Thursday, May 30, 2024

The Poetry Corner

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By Norah Christianson

Another Poem for Mothers                  

By Erin Belieu

Mother, I’m trying
to write
a poem to you—

which is how most
poems to mothers must
begin—or, What I’ve wanted
to say, Mother...but we
as children of mothers,
even when mothers ourselves,

cannot bear our poems
to them. Poems to
mothers make us feel

little again. How to describe
that world that mothers spin
and consume and trap

and love us in, that spreads
for years and men and miles?
Those particular hands that could

smooth anything: butter on bread,
cool sheets or weather. It’s
the wonder of them, good or bad,

those mother-hands that pet
and shape and slap,
that sew you together
the pieces of a better house
or life in which you’ll try
to live. Mother,

I’ve done no better
than the others, but for now,
here is your clever failure.

Here’s Mother’s Day, and the country is flooded with Hallmark messages to “the most amazing mom in the entire universe,” “the most incredible mother and role model,” a mother “who always believed in me and inspired me,” and who “supported and guided me through my whole life.”

No offense, but I think that’s all a bit of an exaggeration. (My irreverent opinion.) The mother-child relationship is the most important of all relationships, but, like any relationship, it’s a complicated one—some more complicated than others. I’m a mother, and I know some mothers, and we are mostly not incredible. I’m not, anyway. I have not managed to inspire my kids very much. They’ve turned out wonderfully, but that seems to be largely their own doing. I’ve always tried to guide them, but, in the main, they’ve resisted. They went their own way. They are their own selves, and to their own selves are true, which is perhaps the greatest thing we can hope for them.

Back to mothers. In the poem “Another Poem for Mothers, Erin Belieu explains how we cannot bear (we cannot bring, and/or we cannot stand) our poems to our mothers because it makes us “feel little again.” And growing up, separating ourselves from our mothers, is our goal from the age of around nine. Mothers are all-powerful. Belieu talks of that mother-power as a power that makes a world, which lasts for years and men and miles, wherein we are loved, certainly, but in which we are we are also trapped and consumed. She speaks of mothers’ capable hands that pet and shape and slap (yes, slap), and which fashion a better life for us. Hopefully, all of that.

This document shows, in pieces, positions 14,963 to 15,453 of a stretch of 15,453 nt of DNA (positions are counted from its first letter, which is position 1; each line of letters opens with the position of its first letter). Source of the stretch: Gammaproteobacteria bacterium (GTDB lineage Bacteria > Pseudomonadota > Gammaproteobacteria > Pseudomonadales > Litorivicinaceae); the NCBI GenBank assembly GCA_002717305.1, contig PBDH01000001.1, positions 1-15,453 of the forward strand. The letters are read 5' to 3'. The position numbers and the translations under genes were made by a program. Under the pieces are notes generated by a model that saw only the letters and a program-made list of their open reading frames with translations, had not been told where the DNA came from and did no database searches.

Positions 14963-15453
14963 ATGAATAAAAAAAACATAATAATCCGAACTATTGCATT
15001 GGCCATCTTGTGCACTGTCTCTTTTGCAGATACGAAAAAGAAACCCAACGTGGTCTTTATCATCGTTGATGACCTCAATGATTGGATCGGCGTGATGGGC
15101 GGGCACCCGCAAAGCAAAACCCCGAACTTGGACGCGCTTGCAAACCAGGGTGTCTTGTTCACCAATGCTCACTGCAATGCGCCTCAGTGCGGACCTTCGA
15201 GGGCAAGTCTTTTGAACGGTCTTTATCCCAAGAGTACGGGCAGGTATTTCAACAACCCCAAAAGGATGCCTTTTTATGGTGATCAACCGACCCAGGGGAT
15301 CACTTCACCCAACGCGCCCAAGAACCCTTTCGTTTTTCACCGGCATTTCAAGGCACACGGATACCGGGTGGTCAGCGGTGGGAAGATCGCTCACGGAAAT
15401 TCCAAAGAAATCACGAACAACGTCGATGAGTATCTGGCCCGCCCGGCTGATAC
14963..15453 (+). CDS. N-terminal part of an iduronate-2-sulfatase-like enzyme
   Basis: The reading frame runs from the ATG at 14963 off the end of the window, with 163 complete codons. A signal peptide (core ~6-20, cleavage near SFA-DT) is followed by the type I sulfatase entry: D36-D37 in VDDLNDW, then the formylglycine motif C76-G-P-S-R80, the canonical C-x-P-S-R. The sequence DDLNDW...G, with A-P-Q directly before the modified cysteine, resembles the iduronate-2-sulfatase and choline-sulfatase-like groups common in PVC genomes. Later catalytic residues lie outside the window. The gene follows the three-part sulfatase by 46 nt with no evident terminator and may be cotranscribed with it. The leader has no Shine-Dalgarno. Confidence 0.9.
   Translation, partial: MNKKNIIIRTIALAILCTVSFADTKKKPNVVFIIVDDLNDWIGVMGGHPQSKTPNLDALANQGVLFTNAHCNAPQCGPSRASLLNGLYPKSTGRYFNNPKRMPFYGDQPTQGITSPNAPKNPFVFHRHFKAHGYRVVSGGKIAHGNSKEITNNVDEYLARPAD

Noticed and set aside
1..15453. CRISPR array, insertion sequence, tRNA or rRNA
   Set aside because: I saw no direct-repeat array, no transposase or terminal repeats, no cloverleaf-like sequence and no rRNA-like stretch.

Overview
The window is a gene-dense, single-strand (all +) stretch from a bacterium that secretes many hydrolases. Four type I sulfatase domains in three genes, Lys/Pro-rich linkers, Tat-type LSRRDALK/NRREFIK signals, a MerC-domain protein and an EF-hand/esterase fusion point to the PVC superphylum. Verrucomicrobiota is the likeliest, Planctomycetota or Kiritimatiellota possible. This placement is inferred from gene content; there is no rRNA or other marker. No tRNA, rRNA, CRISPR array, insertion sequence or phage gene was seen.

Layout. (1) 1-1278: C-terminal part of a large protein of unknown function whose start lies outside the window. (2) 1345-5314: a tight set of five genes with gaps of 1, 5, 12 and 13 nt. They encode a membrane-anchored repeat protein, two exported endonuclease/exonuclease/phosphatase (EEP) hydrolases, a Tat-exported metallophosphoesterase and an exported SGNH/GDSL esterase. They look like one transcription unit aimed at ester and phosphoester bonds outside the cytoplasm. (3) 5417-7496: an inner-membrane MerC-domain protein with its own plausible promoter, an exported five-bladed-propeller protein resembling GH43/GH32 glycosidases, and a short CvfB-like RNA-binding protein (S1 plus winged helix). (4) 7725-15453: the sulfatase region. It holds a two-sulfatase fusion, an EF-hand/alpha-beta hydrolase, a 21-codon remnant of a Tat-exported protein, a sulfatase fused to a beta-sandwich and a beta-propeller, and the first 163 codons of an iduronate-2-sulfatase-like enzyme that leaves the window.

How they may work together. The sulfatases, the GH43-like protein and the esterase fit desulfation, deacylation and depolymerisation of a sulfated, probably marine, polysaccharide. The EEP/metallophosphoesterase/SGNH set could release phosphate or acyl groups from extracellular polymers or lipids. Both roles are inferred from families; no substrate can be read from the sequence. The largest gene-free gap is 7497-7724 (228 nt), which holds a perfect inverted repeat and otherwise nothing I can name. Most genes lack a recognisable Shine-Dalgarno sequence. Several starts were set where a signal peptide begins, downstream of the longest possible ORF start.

Belieu ends the poem by admitting that she’s done no better than other poets in the attempt to write a poem to her mother, but she offers her mother this “clever failure” of a poem “for now.” 

Belieu has said this in an interview: “What glorious, enraging, most essential beings mothers are.” Belieu is frank in addressing the contradictions in the mother-child love. Can any of us deny that, in a few instances at least, we’ve been enraged with our mothers—even in our adulthood? And it’s for certain that our mothers have been, here and there, enraged with us. But an offspring will love the mother, and a mother her offspring, almost no matter what. 

So here’s to all mothers, with the prayer that we mothers will have done, and are doing, the best we possibly can. And though we all know the truth—that we are not amazingly perfect—it’s lovely to be appreciated, and we’ll not refuse those roses and chocolates and hyperbolic Hallmark cards. It’s good for the economy  and, after all is said, real love is unconditional. 

Erin Belieu was born in Omaha, Nebraska, on September 25, 1967. Belieu is the author of many books of poetry. She currently teaches in the University of Houston’s MFA/PhD Creative Writing Program.

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